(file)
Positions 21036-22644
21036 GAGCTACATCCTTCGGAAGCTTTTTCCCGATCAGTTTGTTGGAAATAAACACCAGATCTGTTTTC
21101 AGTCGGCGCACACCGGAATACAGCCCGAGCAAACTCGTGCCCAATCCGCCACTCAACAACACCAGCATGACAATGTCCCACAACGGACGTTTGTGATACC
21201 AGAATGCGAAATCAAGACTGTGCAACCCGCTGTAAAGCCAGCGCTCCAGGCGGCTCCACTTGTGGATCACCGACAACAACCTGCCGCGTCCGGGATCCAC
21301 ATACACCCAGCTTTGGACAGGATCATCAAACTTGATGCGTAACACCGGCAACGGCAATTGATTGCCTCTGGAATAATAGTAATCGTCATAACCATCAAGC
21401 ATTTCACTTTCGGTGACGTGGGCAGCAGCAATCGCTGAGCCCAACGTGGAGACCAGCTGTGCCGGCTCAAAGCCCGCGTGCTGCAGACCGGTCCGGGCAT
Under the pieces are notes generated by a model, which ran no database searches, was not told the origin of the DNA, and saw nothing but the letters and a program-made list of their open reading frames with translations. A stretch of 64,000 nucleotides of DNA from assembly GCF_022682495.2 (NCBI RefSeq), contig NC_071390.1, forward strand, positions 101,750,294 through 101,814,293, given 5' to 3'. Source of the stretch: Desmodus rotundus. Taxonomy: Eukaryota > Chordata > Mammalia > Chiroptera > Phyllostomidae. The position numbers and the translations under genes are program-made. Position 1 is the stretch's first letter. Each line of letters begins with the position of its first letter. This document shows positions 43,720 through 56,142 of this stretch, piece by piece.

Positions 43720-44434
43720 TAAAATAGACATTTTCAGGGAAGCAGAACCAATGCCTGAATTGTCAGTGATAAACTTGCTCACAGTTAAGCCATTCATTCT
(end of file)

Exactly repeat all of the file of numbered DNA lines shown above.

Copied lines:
Positions 21036-22644
21036 GAGCTACATCCTTCGGAAGCTTTTTCCCGATCAGTTTGTTGGAAATAAACACCAGATCTGTTTTC
21101 AGTCGGCGCACACCGGAATACAGCCCGAGCAAACTCGTGCCCAATCCGCCACTCAACAACACCAGCATGACAATGTCCCACAACGGACGTTTGTGATACC
21201 AGAATGCGAAATCAAGACTGTGCAACCCGCTGTAAAGCCAGCGCTCCAGGCGGCTCCACTTGTGGATCACCGACAACAACCTGCCGCGTCCGGGATCCAC
21301 ATACACCCAGCTTTGGACAGGATCATCAAACTTGATGCGTAACACCGGCAACGGCAATTGATTGCCTCTGGAATAATAGTAATCGTCATAACCATCAAGC
21401 ATTTCACTTTCGGTGACGTGGGCAGCAGCAATCGCTGAGCCCAACGTGGAGACCAGCTGTGCCGGCTCAAAGCCCGCGTGCTGCAGACCGGTCCGGGCAT
Under the pieces are notes generated by a model, which ran no database searches, was not told the origin of the DNA, and saw nothing but the letters and a program-made list of their open reading frames with translations. A stretch of 64,000 nucleotides of DNA from assembly GCF_022682495.2 (NCBI RefSeq), contig NC_071390.1, forward strand, positions 101,750,294 through 101,814,293, given 5' to 3'. Source of the stretch: Desmodus rotundus. Taxonomy: Eukaryota > Chordata > Mammalia > Chiroptera > Phyllostomidae. The position numbers and the translations under genes are program-made. Position 1 is the stretch's first letter. Each line of letters begins with the position of its first letter. This document shows positions 43,720 through 56,142 of this stretch, piece by piece.

Positions 43720-44434
43720 TAAAATAGACATTTTCAGGGAAGCAGAACCAATGCCTGAATTGTCAGTGATAAACTTGCTCACAGTTAAGCCATTCATTCT